Sound convoluted?  Boy is it; as are the Gatling guns, catapults and other weapons that Hal must manually operate against his foes instead of the ring simply being able to dispatch the bad guys.  It’s early days yet, but I’m betting if there’s any kind of award for worst visual effect of the year it’s going to Peter Sarsgaard’s bloated-headed alien mutation, which turns him into an unfortunate doppelganger for Rocky Dennis from the 1985 film Mask.  What I wouldn’t give to see the blackmail pictures that convinced Sarsgaard to agree to this.  There must also be some incriminating Photoshop lying around the excellent Mark Strong, who plays Sinestro (- talk about telegraphing), the leader of the Green Lantern corps in fuchsia skin, a lopsided, bulbous head with painted-on hair and painful looking yellow contacts.  

I also protest the waste of the sublime Angela Bassett, who I’ve not seen in a “big” Hollywood production for ages only to watch her wasted here as a government agent sporting unflattering helmet hair and a pair of fabulous but highly impractical stilettos.  The script is so bland and cliché that unintentional laughs accompanied moments that were meant to rouse sympathy for GL’s earth-saving cause.  I found myself substituting my own dialog for the humdrum lines being spoken, especially any involving Blake Lively, playing Hal’s co-pilot/galpal and clothing -- or lack thereof.  Hal to Carol who’s wearing a spiffy business suit instead of pilot gear, “I barely recognised you,” Me: ‘With your clothes on.’  Carol reprimanding Hal: “Do you know what I spent my afternoon doing?”  Me: ‘Did it involve a cellphone?’  The rimshots abounded, infinitely more amusing than anything that was actually written for the screen.  One rare clever moment involved Hal appearing before Carol in his Green Lantern regalia for the first time, including a teensy, utterly pointless plastic domino mask. “You think I wouldn’t recognise you because I can’t see your cheekbones?”  Outside of that sparky second that also speaks to every Superman fan, Lively’s no Margot Kidder and any moment spent on the romance between Hal and Carol is a moment wasted.  Reynolds tries hard to make the character work, but it’s a tall order with material this shallow.  We get a glimmer of the Hal Jordan comic fans have come to love toward the very end of the piece as the Lantern fights Parallax, a fully-CGI creature that looks like the love child of a dreadlock wig and a giant dust bunny, but it’s far too late for anyone to care.  How odd that Reynolds did better in Marvel Comics’ 2009 Wolverine film as Deadpool, a loudmouth mercenary who is mutated into a bald sword-armed monster with no mouth at all.  Maybe Marvel will let him back into the franchise?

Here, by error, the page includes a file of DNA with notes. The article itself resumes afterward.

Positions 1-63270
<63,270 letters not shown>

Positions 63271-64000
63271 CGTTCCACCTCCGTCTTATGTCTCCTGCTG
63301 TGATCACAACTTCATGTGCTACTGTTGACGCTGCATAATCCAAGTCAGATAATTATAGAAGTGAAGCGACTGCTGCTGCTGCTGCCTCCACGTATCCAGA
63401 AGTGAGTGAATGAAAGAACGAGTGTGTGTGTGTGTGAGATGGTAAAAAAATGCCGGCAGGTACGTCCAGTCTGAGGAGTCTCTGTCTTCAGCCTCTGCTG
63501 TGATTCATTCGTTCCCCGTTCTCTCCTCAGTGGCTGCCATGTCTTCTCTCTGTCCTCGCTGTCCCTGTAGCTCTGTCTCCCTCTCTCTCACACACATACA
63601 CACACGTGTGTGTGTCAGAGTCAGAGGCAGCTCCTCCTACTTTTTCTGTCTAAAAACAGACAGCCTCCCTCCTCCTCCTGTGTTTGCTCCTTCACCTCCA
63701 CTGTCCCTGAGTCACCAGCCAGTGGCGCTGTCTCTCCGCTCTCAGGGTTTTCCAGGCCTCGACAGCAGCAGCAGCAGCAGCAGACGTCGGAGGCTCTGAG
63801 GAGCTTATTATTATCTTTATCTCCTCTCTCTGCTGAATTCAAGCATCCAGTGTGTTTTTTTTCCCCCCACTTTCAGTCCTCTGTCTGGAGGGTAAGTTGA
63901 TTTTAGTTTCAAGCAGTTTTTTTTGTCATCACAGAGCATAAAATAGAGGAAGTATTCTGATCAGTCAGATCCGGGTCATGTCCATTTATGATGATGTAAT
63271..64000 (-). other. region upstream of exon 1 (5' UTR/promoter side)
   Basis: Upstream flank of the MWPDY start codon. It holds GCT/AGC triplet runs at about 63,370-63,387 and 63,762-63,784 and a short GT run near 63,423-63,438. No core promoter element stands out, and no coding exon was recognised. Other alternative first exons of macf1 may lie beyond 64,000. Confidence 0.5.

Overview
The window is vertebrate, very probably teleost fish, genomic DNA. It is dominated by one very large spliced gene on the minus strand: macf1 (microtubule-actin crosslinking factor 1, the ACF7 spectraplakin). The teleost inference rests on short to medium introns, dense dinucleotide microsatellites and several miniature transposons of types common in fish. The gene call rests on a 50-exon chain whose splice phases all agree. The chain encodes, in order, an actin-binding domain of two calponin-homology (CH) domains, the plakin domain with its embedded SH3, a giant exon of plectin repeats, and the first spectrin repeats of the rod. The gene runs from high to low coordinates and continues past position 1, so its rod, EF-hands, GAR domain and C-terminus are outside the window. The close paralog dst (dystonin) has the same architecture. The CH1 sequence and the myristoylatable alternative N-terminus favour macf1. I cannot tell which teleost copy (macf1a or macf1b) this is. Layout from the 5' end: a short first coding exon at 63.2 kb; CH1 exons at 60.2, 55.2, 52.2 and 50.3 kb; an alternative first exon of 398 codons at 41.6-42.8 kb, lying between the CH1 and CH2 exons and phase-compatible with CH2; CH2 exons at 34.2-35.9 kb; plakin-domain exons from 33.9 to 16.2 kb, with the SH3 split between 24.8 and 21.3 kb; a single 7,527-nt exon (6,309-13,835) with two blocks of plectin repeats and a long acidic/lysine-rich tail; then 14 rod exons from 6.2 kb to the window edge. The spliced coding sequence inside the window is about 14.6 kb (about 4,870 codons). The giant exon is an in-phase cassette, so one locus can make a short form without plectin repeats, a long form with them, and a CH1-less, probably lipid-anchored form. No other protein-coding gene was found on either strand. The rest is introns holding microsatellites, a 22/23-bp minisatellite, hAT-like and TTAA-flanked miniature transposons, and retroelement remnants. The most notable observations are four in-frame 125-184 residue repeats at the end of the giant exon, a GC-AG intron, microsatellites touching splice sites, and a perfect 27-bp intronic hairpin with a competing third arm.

There is an Easter egg for those who care to hang around after the main credits, but it’s a portent of a cliffhanger so predictable and set up so far in advance that it’s hardly worth spending the extra minute.  It seems even more a waste considering I would be surprised if there is ever a sequel to Green Lantern that premieres anywhere outside of Netflix.

 

~ The Lady Miz Diva

June 17th, 2011

 

 

 

 

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© 2006-2017 The Diva Review.com

 

 

 

Photos

(Courtesy of  Warner Brothers)